Usually, when we eat this at the shops, we would have something by the side to go with it – we love ayam percik but it could just be fried chicken or ayam berempah…or a fried fish but there wasn’t any in Peter’s nasi kerabu. What I didn’t know at the time was Peter’s nasi kerabu did not need any of those…unlike the nasi lemak at so many places that needs the curry or the rendang or whatever to camouflage the lack of lemak-ness in the rice and how plain and ordinary it is.

I had that for dinner that evening and like what one must do when eating this, I mixed everything together thoroughly and ate. Boy!!! It sure swept me off my feet – I never expected it to be so so so good and I really enjoyed it! I sent word to Peter right away that he must make this their weekend special and rest assured, without fail, I would be the first in line!!!

Thank you so much, Peter! Bravo! Bravo! I must say that you did a really good job!

PAYUNG CAFÉ (2.284049, 111.833014) is located at No.20F, Lanang Road, Sibu, Malaysia, back to back with the multi-storey car park of the Kingwood Hotel which faces the majestic Rejang River.

My choice…

Well, I wouldn’t say I had much of a choice. At 6.00 a.m., most of the coffee shops would be closed and at the few that may be open, if you’re lucky, you can get a hot drink and kampua mee as chances are they will tell you that the water has not started boiling yet so you will have to go some place else.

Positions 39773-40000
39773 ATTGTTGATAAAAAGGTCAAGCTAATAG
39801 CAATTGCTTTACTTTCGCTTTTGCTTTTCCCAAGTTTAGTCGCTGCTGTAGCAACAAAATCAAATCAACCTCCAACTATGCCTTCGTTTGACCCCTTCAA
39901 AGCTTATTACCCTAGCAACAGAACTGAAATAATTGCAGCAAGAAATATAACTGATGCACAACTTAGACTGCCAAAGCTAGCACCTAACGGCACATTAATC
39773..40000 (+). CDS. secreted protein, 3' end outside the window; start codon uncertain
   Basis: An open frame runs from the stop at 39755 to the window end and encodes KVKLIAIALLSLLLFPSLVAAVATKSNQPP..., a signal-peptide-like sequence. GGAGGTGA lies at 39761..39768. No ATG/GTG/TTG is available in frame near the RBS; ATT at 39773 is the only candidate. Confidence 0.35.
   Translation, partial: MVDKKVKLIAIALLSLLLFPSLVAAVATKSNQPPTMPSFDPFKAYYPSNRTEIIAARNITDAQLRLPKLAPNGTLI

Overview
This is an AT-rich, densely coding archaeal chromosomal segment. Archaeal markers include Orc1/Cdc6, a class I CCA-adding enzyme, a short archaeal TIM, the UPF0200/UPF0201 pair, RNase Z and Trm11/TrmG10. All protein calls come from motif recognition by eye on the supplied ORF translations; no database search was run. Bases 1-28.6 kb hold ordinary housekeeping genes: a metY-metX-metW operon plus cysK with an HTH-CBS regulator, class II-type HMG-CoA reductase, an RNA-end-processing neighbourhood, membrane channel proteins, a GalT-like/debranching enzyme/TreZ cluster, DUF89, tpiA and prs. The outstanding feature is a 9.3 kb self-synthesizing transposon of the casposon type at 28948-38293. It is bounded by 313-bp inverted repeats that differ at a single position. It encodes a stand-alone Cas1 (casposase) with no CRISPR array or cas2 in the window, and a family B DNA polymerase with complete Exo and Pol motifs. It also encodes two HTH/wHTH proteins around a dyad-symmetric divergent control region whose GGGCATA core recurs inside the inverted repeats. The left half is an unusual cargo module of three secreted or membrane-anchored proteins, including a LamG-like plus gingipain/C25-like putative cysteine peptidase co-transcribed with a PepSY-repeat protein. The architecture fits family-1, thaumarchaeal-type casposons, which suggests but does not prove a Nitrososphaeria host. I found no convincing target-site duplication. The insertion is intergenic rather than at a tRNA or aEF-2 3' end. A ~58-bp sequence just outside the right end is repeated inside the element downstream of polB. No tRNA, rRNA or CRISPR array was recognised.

I decided to drop by here once again as this is the only one that starts real early and at 6.00 a.m., all the stalls, except the chu char (cook & fry) place at the back, would be in full swing, even the roti canai stall. That sure is a surprise as those people usually do not start so early.

Usually, I would order the sambal kway teow from this stall

Kopitiam Fantasy kway teow stall

…there as it has always been good, never fails to please – spicy with its lovely char (fry) fragrance plus the nice taste of the sambal and that is only RM4.00 a plate.

This time around, I wanted to try the Penang char kway teow (RM5.00)…

Kopitiam Fantasy char kway teow

…because I had that at the coffee shop across the road and it was really very good and had a whole lot of prawns but that was RM6.50 a plate. Unfortunately, when I ordered that, the lady said she did not have any prawns that morning. Oh dear! No prawns, no cockles, just lap cheong (Chinese sausage)? What kind of Penang char kway teow is that?